Signing the papers
While the Nikkah was happening, I cried alot. Alot. I also tried to peek at Nouman – he was directly infront of me across the room. I couldn’t see any of his expressions because of his sehra but I did see him smile once when the Shaykh cracked a joke. Once the Nikkah happened, my mom said, “Finally, Shaza (she said my nickname)!!” and I cried and laughed. Hugs and kisses went around the room and then I was finally ready to walk to the stage.
My parents, sisters and I walked hand-in-hand to the stage. As I walked to Nouman, I remember looking at nothing but the ground and him. I remember looking into his eyes as I made my way to him and trying not to laugh (and cry) as he gave me the smirk that he reserves just for me. Finally, I was holding his hand and standing beside him. I think we said HEY, We’re MARRIED!, I hugged his parents and sister-in-law and said salaam to my brother-in-law. Once we were seated, we took a few family shots and then did the ring exchange. Just like our engagement, Nouman quietly asked me if he was putting the ring on the right hand. He always gets confused.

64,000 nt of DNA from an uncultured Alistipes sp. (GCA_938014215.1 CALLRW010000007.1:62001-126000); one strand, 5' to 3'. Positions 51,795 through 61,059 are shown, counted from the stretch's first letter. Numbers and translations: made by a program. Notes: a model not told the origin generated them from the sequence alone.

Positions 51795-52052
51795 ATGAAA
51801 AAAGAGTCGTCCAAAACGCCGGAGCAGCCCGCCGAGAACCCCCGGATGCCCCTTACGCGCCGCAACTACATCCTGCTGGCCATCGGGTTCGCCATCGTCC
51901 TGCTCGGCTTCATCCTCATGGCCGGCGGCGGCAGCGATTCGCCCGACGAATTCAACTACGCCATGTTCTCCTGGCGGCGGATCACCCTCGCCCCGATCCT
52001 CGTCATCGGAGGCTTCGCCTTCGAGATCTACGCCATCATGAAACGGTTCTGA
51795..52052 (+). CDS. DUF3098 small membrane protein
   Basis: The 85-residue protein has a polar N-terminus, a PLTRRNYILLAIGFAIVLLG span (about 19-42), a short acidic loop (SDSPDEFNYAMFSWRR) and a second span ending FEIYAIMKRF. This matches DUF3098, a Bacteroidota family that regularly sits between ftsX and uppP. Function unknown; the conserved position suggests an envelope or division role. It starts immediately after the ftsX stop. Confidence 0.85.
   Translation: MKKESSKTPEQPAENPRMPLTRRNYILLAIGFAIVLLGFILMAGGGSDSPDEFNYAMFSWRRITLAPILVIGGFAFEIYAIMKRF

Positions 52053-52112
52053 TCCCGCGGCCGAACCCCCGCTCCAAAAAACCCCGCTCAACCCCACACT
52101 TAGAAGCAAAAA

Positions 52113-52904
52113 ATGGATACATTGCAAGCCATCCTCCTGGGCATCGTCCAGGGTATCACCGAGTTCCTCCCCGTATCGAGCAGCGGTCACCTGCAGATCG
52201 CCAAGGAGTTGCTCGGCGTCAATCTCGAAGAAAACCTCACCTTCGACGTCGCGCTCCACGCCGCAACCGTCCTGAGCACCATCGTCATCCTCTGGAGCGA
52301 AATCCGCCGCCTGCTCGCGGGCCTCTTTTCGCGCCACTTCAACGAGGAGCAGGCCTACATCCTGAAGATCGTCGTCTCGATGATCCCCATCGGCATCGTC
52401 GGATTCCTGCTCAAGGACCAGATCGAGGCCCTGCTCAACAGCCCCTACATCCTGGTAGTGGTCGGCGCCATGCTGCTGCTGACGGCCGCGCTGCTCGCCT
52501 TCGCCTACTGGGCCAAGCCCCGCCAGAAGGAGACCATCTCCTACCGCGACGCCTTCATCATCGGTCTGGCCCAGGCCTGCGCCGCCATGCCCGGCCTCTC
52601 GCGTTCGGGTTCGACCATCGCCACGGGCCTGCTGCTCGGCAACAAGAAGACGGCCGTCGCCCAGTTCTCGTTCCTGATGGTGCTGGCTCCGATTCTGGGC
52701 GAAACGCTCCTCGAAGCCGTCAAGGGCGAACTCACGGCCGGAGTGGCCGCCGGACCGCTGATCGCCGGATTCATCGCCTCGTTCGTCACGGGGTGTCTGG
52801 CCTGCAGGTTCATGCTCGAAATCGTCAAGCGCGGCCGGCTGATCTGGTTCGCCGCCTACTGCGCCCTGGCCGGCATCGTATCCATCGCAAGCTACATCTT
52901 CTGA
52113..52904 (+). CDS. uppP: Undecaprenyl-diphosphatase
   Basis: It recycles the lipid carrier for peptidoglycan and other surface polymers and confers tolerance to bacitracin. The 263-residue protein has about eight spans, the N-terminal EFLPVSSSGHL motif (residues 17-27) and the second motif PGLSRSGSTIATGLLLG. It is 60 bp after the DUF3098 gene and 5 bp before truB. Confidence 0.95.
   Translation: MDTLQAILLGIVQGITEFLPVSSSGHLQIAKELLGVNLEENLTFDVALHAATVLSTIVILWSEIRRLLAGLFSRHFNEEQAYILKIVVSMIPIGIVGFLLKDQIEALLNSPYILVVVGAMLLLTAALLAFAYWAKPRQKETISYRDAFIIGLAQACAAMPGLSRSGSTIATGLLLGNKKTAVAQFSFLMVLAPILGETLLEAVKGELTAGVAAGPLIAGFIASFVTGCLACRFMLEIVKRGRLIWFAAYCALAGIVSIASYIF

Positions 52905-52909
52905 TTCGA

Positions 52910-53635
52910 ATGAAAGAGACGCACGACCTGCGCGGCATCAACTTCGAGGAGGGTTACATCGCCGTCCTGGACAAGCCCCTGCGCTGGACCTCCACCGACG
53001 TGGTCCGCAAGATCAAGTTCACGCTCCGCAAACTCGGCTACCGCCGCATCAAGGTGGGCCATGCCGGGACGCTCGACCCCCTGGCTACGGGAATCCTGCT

Immediately after the ring exchange, my dad said a few words and then dinner was served. Nouman and I went to do our photoshoot while everyone was eating. Again, we were swarmed by people as we made our way out – we were happy that so many people could attend our special day. While getting our pictures taken, we were in a completely different world. I was giddy and the two of us couldn’t stop smiling. When our photographer asked Nouman to put his arms around me, I thought how strange it felt for us to be so close while our parents and families looked on (every now and then, I would catch my mom, his mom or my sisters walk by with a smile on their face as they looked at us). The whole night felt surreal.
Our very own paparazzi – this one was taken by a friend’s camera